Recovery, Body Protection And Sports Nutrition

Recovery, Body Protection And Sports Nutrition


Welcome to another JeaKen Video. Before watching the video ,don’t forget to
subscribe to our channel by clicking the subscribe button below and clicking the bell icon to
be notified whenever we publish a new video. Recovery, Body Protection And Sports Nutrition Food gives us energy and fuels physical activity. Not eating enough can cause a drop in energy
and endurance levels and, in the world of sports, can lead to painful losses. This is why athletes learn quickly to pack
that extra energy bar just in case. But food is not only good as energy sources
to our muscles. They also hold substances that promote our
health, boost our immunity to sicknesses, promote tissue repair, protect cells from
damage, protect against age-related cognitive decline and increase resistance to cancers,
and other illnesses, all of which are important to maintaining good performance and longevity
in sports. These protective substances are commonly known
as phytochemicals. Phytochemicals, although not providing any
energy, essential vitamins, or minerals, still are an important component of any athlete’s
sport nutrition. Phytochemicals means “chemicals from plants.” Vegetables and fruits therefore are excellent
sources. Color means protection Colorful vegetables and fruits have high levels
of phytochemicals. In most cases, colorful skins of fruits and
vegetables have the most concentrated source of protective nutrients. A U.S. National Cancer Institute program (www.5aday.com)
uses color categories, highlighting the protective compounds predominant in each color of fruit
or vegetable. RED Red fruits maintains heart health, memory
function, lowers risk to some cancers, and ensures urinary tract health. Lycopene and anthocyanins are available in
red fruits and vegetables. Lycopede reduces the risk of several types
of cancer, heart and lung disease. Anthocyanins helps protect against heart disease
by preventing blood clots. Both may slow the cell aging process. ORANGE / YELLOW Beta-carotene is abundant in orange and yellow
substances. It is an antioxidant that helps reduce the
risk of cancer and heart disease, maintain eyesight, help boost the immune system, and
promote repair of damaged DNA. With Vitamin C, Bioflavonoids which are also
contained in orange and yellow fruits and vegetables, help reduce the risk of cancer,
strengthen bones and teeth, heal wounds, keep skin healthy and lower the risk of heart attacks. BLUE / P URPLE Anthocyanins and Phenols make up blue and
purple fruits and vegetables. Research says they may help reduce your risk
of cancer, heart disease, and Alzheimer’s and may have anti-aging effects. GREEN Green fruits and vegetables are among the
best sources of lutein. Lutein helps reduce the risk of cataracts
and mascular degeneration, which can cause loss of vision. Green vegetables are also rich in sulforaphane,
isocyanate and indoles which hamper the action of carcinogens. WHITE Allicin, which are found in garlic, leeks,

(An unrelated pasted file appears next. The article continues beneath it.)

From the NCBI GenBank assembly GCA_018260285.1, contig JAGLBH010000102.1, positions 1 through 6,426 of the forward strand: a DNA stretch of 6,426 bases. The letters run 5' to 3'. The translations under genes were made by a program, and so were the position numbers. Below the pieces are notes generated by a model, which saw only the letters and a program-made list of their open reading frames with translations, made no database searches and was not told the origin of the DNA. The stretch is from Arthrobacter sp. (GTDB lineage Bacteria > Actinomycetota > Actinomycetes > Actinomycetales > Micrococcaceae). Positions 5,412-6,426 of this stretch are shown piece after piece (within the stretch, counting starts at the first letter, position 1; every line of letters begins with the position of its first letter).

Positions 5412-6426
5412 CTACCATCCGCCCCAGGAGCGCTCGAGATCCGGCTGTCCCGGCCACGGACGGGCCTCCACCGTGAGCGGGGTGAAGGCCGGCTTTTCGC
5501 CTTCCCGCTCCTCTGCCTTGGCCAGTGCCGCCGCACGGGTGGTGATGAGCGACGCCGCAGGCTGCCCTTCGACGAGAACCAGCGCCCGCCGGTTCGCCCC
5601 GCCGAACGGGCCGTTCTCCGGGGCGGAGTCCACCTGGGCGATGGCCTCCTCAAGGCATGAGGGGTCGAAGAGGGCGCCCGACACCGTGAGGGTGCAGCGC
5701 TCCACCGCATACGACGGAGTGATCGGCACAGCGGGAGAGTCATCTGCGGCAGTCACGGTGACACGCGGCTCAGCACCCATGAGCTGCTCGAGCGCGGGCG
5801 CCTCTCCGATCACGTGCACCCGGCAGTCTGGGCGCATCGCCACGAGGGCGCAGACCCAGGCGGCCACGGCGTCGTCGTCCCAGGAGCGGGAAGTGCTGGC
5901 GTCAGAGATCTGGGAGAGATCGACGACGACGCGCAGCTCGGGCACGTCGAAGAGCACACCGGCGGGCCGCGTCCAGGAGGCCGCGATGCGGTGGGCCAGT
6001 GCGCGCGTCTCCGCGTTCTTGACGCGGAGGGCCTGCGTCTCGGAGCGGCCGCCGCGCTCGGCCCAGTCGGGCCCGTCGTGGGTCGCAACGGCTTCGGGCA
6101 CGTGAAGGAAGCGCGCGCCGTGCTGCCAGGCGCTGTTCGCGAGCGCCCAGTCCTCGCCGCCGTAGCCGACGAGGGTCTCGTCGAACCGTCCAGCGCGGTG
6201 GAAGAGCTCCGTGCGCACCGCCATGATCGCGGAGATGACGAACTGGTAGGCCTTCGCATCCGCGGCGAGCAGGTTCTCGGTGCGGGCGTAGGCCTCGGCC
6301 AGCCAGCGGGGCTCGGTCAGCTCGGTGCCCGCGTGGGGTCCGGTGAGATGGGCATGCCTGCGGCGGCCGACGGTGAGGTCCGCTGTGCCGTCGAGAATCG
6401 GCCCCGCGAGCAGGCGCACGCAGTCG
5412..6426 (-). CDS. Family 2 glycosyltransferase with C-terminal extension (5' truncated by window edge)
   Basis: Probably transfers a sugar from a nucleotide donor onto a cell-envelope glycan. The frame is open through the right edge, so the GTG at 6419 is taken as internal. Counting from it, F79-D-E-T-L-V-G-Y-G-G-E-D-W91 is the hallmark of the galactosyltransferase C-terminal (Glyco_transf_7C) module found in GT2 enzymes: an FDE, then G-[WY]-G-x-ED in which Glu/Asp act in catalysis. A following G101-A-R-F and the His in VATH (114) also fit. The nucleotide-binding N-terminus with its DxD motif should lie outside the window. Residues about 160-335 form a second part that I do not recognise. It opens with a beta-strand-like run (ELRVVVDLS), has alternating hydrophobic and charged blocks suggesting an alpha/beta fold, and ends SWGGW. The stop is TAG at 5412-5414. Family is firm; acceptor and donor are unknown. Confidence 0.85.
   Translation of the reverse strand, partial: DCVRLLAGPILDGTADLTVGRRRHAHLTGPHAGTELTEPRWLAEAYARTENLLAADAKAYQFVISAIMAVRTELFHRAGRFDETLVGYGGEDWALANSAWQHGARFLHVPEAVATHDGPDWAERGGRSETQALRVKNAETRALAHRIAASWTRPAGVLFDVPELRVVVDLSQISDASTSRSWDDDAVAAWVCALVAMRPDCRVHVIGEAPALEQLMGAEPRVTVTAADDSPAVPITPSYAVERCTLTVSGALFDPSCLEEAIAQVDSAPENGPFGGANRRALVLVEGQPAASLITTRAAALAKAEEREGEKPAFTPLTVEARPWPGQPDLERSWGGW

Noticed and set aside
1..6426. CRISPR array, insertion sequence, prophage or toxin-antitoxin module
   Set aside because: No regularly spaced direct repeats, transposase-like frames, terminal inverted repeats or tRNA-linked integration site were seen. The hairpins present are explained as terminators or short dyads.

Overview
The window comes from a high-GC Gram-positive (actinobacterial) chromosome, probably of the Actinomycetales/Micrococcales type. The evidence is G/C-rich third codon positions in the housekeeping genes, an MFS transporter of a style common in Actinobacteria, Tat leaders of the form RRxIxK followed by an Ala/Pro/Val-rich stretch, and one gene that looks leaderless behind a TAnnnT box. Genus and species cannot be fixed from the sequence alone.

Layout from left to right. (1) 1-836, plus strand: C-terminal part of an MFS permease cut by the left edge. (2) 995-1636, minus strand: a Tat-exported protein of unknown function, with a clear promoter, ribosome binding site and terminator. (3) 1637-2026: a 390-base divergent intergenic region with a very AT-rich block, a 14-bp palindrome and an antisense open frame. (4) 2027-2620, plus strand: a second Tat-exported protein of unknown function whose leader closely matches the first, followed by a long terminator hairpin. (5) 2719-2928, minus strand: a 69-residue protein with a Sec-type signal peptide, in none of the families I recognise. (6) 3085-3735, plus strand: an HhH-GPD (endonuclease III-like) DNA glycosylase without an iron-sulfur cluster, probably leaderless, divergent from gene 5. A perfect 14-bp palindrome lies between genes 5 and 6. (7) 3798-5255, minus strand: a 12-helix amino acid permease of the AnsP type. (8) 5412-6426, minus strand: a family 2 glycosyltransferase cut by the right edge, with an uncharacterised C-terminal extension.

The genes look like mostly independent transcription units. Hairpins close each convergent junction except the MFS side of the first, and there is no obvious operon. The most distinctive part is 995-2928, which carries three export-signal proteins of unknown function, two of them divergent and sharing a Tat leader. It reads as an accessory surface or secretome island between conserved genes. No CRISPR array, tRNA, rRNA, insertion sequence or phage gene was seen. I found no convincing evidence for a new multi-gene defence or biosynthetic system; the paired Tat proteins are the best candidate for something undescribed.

and onions, helps control blood pressure and cholesterol. It looks like it also increases the body’s
ability to fight infection. Cauliflower contains sulforaphane, and mushrooms
contain selenium. Both are also cancer-fighting. Because they protect your body from injuries,
diseases and untimely aging, colorful vegetables and fruits must be first in mind when buying
food to maintain good sports nutrition. Essentials for fast recovery Proper recovery is also a main concern in
sports nutrition. Sufficient rest and sleep allows the body’s
systems to recuperate from training stress and makes you stronger and faster. Training gains can be maximized, recovery
process speeded up and performance enhanced by correct food and liquid consumption after
workout. Fluid replacement Timing is everything. After cooling down at the end of each workout,
rehydration should be top priority. Drink enough to replace the fluids you sweated
out. It is right after exercise that muscles are
most receptive to replenishing glycogen stores. These times, blood flow is on the increase
and muscle membranes are more permeable to glucose and the effects of insulin which promotes
glycogen synthesis. During this “glycogen window” (which lasts
up to an hour) muscles replenish glycogen up to three times faster than at other times. Second carbo-loading High-carb foods and beverages are best for
fast recovery. Including protein with these foods (4:1 ratio
of carbs to protein) enhances muscle repair and glycogen replacement. The amount of food you need depends on the
extent of the depletion of glycogen stores. How much food you need depends on the extent
that your activity depleted your glycogen stores. For a minimum of 2 hours of exercise, sports
nutrition experts recommend around 1-1.5 grams of carbohydrate per kilogram of body weight
within 15 minutes after cessation of exercise and every two hours until your next complete
meal. That’s around 50-120 grams or 200-480 calories
of carbohydrates for most athletes. If you’ve liked the video give it a thumb
up, leave a comment and share with your friends. We Thank You So Much For Watching. For More Nutrition, Health And Beauty Tips,
Please Subscribe To Our Channel